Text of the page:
MINNEAPOLIS — Two teams with illusory 3-4 records--one's hot, one's not--meet today in America's new sports capital, the Hubert H. Humphrey Metrodome, also known locally as the Humpdome until the Minnesota Twins turned it into the Homerdome.
Now it's the Minnesota Vikings' turn to see what kind of living hell they can create. For an idea of recent Raider responses to indoor life, check their annual visit to Seattle.
Where are the Green Bay Packers and the Detroit Lions when the Raiders need them? Today's visit is a little inopportune for them, seeing as how their 3-4 includes four straight defeats. They haven't lost five in a row since 1964, Al Davis' second year as coach.
Today's opponent is also 3-4 but with a hefty asterisk. Their strike team was 0-3. The real Vikings are 3-1, with victories over the Rams in Anaheim, in the pre-strike, pre-trade days, and over the Denver Broncos. They suffered their lone loss to Seattle last week in a tough game in the Kingdome.
You think they remember their replacement team fondly around here? Coach Jerry Burns has referred to it as his "displacement team."
The Raiders still list the statistics of their strikeball performers, such as Jim Browne and Carl Aikens--Aikens still leads them in touchdown receptions. In the Viking stats, all strikeball performers are listed together under a category labeled "departed."
The departed were nonetheless memorable. The quarterback was Tony Adams, 37, who retired in Canada at 32. The starting left tackle was listed as Rudy Olson, 6-5 and 275, from Iowa. When Rudy arrived, they learned that he had misrepresented his height, weight, experience and about everything else on the questionnaire. Up close and personal, he was 6-0, 300, and had never been to Iowa. They promptly cut him.
Not that anyone was fielding a classic lineup, but how did they get stuck with these guys?
Viking General Manager Mike Lynn, who was sitting on a pension committee with Gene Upshaw and Jack Donlan, made the mistake that everyone else made, if less definitively. Since both sides were saying privately, as well as publicly, that they didn't want a strike, Lynn assumed there wouldn't be one. The joke was on him, among others.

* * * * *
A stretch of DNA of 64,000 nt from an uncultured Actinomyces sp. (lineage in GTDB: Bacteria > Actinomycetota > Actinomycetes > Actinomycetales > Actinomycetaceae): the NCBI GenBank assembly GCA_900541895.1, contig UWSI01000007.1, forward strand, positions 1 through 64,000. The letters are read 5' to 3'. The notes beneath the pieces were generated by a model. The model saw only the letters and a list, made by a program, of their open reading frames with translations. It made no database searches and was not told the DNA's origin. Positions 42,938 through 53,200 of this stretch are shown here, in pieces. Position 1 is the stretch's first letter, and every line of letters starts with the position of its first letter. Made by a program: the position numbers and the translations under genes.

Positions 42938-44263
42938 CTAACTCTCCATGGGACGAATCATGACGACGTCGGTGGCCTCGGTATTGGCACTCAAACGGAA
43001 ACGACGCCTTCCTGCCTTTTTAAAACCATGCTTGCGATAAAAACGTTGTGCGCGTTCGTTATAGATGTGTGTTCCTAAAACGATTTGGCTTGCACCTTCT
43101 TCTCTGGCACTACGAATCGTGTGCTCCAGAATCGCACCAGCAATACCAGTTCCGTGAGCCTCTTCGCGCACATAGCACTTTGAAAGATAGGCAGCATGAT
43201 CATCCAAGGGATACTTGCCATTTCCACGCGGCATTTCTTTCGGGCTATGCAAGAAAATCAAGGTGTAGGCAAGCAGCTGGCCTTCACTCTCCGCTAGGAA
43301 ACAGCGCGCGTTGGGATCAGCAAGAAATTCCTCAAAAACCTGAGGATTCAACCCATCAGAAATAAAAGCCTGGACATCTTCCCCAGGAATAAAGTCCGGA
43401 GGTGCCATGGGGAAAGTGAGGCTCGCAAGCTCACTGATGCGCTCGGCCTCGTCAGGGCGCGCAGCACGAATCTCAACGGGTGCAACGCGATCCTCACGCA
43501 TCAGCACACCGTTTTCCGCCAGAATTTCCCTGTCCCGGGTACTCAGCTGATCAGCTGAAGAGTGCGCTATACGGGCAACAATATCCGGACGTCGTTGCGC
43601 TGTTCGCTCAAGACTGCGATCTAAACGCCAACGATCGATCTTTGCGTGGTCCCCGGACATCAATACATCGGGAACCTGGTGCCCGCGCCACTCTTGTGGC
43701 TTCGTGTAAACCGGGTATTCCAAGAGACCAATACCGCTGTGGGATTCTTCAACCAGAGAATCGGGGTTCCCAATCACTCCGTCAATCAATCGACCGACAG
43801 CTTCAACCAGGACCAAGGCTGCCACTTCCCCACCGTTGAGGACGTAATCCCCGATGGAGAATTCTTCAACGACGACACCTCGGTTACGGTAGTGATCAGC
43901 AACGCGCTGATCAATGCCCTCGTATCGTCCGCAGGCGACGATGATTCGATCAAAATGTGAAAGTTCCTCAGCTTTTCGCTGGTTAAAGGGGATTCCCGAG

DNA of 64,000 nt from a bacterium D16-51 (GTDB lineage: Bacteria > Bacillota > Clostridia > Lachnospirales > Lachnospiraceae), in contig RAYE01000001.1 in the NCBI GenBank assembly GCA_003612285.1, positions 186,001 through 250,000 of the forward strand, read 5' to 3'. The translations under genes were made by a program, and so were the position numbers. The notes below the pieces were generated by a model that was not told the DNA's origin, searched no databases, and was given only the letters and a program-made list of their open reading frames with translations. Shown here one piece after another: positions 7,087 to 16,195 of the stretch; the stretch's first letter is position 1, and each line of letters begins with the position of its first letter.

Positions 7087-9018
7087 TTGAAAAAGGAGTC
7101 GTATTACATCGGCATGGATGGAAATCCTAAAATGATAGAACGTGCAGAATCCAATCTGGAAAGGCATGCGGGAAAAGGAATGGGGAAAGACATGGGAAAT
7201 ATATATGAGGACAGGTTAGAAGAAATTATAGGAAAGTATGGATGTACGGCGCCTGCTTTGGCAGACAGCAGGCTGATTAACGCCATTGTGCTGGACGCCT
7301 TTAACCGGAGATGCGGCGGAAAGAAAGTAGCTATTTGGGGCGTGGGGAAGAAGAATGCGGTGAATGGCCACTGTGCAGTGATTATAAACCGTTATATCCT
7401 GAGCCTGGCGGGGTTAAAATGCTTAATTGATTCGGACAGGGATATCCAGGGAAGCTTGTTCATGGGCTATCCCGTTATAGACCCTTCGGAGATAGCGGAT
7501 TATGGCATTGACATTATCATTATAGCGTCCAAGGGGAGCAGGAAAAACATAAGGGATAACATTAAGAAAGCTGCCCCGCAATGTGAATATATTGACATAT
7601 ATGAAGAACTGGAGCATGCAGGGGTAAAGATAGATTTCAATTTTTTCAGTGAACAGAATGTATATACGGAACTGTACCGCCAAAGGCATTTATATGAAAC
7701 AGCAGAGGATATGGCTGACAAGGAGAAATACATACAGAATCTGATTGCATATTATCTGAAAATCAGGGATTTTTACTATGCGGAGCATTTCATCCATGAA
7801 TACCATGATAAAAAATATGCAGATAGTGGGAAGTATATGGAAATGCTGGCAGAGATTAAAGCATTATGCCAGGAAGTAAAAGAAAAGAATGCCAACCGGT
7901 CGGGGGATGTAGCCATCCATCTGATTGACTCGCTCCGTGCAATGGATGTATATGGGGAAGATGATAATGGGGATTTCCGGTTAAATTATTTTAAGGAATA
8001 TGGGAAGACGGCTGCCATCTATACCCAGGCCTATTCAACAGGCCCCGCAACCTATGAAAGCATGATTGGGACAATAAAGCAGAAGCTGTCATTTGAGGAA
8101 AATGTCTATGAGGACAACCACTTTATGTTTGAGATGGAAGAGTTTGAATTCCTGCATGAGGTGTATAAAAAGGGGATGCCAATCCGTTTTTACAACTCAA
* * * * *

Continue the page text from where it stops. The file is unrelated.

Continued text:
"The Vikings were one of the last teams to assemble a strike team," halfback Darrin Nelson said. "Our general manager thought he had some kind of inside information. . . . And as a result, that kind of hurt us. Well, not kind of hurt us. It did hurt us."
Said Burns: "We wanted our club to know that they were our players, that we didn't want to bring in replacement players, to show 'em there was a definite unity that existed, from the front office to the coaching staff to the players on the field.
"As things developed and the strike went on, we were, in effect, the last guys into the marketplace and by the time we got there, it was pretty well picked over."
Win some, lose some.
Now the real Vikings are fighting for their lives, and reputation. This can't be good news for the Raiders.
Only one Viking, an injured reservist, crossed the picket line. So, not only are the Vikings young and talented, they're united, if at great cost.
The offense is wide open and powerful. Tommy Kramer, coming off detox and a pinched nerve in the exhibition season, will make his first start today, another piece of bad news for you know whom.
When his life is together, Kramer ranks with the game's best. A year ago, he was the NFC's top-rated quarterback with 3,000 yards in 13 games, along with 24 touchdown passes, 10 interceptions and a Pro Bowl start.
The wide receivers are quick and deadly. Anthony Carter, at 175 pounds, actually gets to be the boss Smurf here. He's five pounds heavier than Leo Lewis. Carter and Lewis have per-catch averages of 26.9 yards and 18.0, respectively.
Tight end Steve Jordan from Brown had a 14.8 average last season and made the Pro Bowl. Tackle Gary Zimmerman, a 280-pounder from the United States Football League who was coveted by the Raiders, wound up in the upper Midwest, instead, and in his first season was named to Sports Illustrated's All-Pro team.
Also coveted by the Raiders, and landed by the Viking, was halfback D. J. Dozier. The Raiders were set to draft him but the Vikings traded up for the pick before the Raiders and got him. The Raiders wound up having to make do with Bo Jackson.
Did someone ask, "What's Rusty Hilger's task this week?"
The Vikings play a four-man line and like to chase quarterbacks, especially young, tender ones. Viking assistant Floyd Peters put together the Silver Rush in Detroit, and several other quarterback bangers. His lines are known for their stunting, looping and otherwise all-out tries to get there. Today we'll get to see if Hilger really made any substantive progress in that fourth quarter at New England.